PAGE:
Election season in Kentucky…barbs, innuendos and bluster hang as heavy in the air as does pollen during the spring and fall. And like the pollen, all of the posturing makes me want to sneeze repeatedly to clear my head and stop the onslaught of buzzwords. Sadly, allergies are easier to deal with, but despite the recycled air of most national and local campaigns, I find the use of buzzwords on the metaphorical playground of politics most interesting. Progress is a favorite buzzword for some candidates – and while it doesn’t make me pay any extra attention to their grandstanding, it does make me think of how Progress was once a strong word with meaning and a movement that resulted in substantial societal changes.
The Progressive Era is not as well-known in American architecture (at least in Kentucky) as say, the Victorian era, or the now very cool and sexy mid-century modern. We can all recognize the distinctive elements of a late-19th century Victorian house, with “gingerbread” trim work, or the low lines of a ranch house that seemed shockingly futuristic in 1955.
But how do the politics of the Progressive era – the decades belonging to Teddy Roosevelt and Woodrow Wilson – play out in our cities and neighborhoods? And is “Progressive Era architecture” a misnomer? Different areas of the country – and the historians and scholars hailing from there – often use a variety of terms for architectural features, styles, and plans. For example, what I call a T-plan would perplex an architectural historian from the West Coast- but I digress.
Most commonly associated with the City Beautiful movement, which championed planning and landscape architecture principles that included “coordination of transportation systems and residential development” and a focus on tree-lined, curvilinear streets, large, landscaped lots, and a sense of privacy within a pastoral setting,1] the Progressive Era is a different beast. Although I’ve written and studied about the impact of this political movement on the built environment – and better still, have friends who have skillfully documented Progressive examples locally (graduate school thesis work is too often consigned to library shelves, and relegated to the gaze of other students and academics. A woman architect : Magdalen McDowell and the era of progressive architecture in Lexington, Kentucky is a fascinating story…but I will save that for another post!), I’ve not taken the time to catalog, even mentally, the disparate examples of this time span. Ken Burns’ recent documentary The Roosevelts not only provided several nights of scintillating viewing, but also prodded my little grey cells into a muse about the instances of the progressive era shaping our cultural landscape.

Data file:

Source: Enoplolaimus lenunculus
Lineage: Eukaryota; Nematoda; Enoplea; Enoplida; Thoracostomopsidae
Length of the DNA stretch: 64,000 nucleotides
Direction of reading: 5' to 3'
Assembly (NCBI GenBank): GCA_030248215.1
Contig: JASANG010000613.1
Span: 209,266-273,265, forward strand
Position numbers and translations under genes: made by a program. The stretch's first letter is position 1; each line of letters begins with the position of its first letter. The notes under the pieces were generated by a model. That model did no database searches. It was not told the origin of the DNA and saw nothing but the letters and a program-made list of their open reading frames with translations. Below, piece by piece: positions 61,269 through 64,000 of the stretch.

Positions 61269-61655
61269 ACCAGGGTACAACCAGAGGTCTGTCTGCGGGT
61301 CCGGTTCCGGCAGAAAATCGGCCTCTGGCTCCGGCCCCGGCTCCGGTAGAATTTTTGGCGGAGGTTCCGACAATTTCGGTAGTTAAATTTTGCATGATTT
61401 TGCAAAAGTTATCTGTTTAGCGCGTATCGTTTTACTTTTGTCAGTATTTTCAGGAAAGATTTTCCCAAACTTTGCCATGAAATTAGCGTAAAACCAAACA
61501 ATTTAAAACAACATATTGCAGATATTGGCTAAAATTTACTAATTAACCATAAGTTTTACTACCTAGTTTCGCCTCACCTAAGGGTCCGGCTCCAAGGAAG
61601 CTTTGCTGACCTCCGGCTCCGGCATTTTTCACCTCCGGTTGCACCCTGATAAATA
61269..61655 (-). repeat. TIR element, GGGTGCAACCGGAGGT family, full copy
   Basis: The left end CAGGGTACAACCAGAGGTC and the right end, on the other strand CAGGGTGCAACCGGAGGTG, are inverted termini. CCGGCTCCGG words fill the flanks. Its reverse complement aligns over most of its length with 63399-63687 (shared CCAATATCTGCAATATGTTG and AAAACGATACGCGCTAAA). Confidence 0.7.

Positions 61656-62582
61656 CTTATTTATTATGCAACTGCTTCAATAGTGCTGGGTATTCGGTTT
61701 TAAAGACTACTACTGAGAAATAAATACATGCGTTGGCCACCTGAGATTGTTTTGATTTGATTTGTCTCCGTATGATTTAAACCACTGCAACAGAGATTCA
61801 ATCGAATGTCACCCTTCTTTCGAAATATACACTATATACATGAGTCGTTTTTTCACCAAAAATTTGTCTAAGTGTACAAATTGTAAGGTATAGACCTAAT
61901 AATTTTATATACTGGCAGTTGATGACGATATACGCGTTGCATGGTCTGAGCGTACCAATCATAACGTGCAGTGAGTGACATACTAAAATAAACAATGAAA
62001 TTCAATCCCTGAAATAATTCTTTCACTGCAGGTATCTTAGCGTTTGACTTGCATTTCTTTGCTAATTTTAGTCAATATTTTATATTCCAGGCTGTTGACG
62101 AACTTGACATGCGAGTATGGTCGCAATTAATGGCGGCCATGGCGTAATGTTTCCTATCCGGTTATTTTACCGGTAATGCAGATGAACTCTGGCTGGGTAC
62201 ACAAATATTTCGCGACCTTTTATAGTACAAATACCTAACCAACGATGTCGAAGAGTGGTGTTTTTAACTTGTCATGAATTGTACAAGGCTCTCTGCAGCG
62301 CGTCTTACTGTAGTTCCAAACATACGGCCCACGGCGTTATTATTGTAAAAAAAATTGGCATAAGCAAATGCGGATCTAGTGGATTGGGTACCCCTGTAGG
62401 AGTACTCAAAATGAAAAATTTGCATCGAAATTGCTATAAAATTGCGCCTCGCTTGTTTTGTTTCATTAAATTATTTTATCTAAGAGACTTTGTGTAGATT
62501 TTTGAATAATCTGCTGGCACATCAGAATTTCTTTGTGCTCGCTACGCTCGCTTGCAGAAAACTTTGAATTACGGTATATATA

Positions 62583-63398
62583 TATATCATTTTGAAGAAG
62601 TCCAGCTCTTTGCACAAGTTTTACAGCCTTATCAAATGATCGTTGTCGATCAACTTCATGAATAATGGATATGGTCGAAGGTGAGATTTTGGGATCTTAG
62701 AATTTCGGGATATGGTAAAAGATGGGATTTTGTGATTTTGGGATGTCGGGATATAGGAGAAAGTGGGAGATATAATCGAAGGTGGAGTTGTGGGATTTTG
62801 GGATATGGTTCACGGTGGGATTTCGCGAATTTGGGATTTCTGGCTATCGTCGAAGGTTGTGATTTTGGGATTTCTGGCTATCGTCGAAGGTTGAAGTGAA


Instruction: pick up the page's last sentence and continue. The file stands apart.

First, a brief primer. The Progressive Era is a term that encompasses social activism and political reform in the United States from 1890 to 1920. Most commonly associated with anti-trust laws, Prohibition, and suffrage, the movement championed application of scientific principles to almost every aspect of American life. The Progressive era saw the entrance of national reforms which emphasized cleanliness, hygiene, and space. Cities were the staging areas for most Progressive reforms, and Kentucky’s largest city, Louisville, was no exception.